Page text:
In a recent paper published in Nature Climate Change, an international group of researchers applied a novel approach that combined Earth observations from both satellite and in-situ records to overcome their individual weaknesses and exploit their respective strengths. They first built a model of important energy exchange processes between the surface and the atmosphere using a global network of in-situ observation for three different types of forest and three non-forest vegetation types typically associated with farming and grazing. They then ran the models globally with local environmental information obtained from various satellite and other earth observation systems. This allowed them to estimate the surface temperature response when switching from one vegetation type to another under truly average – or “all-sky” — local environmental conditions.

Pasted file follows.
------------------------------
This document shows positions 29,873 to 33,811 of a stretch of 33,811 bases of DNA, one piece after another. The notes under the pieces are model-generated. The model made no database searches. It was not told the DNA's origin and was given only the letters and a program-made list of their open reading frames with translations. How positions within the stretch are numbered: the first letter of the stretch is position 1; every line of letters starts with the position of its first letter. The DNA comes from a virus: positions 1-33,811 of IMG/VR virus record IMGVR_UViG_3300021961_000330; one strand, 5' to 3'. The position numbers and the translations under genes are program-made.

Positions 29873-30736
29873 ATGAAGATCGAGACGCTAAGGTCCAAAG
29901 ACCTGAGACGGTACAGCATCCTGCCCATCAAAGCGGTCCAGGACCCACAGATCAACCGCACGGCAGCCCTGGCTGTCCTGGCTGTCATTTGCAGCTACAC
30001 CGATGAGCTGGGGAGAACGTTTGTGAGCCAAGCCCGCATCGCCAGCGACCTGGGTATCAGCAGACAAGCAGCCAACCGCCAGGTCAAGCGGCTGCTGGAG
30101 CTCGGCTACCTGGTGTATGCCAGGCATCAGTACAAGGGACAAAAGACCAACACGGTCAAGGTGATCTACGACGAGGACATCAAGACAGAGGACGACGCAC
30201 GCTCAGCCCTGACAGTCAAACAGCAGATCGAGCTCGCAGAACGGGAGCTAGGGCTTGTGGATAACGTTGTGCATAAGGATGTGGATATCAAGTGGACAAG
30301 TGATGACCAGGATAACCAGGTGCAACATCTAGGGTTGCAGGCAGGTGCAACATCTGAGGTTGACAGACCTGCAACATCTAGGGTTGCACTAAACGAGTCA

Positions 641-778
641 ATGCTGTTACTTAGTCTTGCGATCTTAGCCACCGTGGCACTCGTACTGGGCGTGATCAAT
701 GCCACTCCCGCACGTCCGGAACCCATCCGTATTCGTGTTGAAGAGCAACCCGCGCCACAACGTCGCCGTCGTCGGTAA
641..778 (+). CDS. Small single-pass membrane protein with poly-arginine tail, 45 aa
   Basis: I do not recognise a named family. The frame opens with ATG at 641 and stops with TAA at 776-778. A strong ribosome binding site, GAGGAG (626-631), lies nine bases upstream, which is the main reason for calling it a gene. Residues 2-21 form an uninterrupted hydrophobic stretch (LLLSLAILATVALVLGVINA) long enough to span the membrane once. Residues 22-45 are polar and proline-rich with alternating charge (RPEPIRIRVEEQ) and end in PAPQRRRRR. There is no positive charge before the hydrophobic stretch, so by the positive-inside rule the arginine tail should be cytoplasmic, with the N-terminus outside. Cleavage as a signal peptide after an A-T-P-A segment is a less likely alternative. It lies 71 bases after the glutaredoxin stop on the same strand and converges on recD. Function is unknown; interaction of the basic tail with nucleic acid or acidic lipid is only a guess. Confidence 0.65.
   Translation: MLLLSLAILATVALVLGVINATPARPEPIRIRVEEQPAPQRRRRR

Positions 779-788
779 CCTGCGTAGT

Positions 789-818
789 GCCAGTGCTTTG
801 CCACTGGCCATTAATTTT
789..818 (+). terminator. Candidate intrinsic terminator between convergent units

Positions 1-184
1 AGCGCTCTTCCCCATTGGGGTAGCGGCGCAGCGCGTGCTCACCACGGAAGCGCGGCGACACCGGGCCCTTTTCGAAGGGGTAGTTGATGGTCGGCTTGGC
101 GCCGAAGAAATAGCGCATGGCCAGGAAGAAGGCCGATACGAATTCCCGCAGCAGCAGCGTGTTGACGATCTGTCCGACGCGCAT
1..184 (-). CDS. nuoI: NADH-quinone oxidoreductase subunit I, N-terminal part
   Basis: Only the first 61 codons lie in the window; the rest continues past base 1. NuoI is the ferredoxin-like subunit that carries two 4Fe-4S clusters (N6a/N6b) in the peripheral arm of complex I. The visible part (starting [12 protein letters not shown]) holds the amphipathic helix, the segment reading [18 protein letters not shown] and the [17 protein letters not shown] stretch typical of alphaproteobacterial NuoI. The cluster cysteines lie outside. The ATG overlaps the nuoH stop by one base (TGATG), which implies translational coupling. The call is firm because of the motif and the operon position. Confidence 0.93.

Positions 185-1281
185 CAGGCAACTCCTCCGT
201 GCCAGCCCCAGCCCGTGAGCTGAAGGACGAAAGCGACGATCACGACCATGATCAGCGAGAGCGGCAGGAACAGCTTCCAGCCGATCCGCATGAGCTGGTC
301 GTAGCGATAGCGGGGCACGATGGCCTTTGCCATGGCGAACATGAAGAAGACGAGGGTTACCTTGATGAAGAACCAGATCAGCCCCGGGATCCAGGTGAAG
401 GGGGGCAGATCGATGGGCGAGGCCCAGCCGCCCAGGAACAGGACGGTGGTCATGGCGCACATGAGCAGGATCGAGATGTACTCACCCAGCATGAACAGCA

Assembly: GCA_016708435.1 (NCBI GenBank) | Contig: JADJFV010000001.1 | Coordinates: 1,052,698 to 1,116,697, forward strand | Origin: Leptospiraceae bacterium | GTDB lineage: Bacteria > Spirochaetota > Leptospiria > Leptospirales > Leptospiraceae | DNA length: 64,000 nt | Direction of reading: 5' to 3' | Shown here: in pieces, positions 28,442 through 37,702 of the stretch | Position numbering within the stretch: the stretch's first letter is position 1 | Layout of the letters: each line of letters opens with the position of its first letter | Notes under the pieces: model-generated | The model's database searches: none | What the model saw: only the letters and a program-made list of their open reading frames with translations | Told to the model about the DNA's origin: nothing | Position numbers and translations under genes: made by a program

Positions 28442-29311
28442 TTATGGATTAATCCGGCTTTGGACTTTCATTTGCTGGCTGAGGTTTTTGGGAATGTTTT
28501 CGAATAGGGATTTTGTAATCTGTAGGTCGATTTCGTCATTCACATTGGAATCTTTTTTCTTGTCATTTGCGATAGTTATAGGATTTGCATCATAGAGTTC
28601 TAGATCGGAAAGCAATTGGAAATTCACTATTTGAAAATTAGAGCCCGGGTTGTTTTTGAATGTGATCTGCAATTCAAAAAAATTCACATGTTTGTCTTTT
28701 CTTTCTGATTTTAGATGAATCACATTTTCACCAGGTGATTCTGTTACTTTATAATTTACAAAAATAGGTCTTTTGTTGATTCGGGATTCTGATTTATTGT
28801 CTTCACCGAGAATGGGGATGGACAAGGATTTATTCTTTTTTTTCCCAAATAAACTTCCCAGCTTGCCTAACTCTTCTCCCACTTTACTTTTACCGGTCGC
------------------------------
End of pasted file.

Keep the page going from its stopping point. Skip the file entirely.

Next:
The authors found, as expected, that forests often contribute to an annual cooling of the surface in temperate and tropical regions, and an annual warming in northern high latitude regions. However, what they did not expect to find was that the annual cooling found in the mid- and low-latitudes was nearly as strong as previous estimates based only on “clear-sky” measurements, while the warming in northerly latitudes was much weaker.
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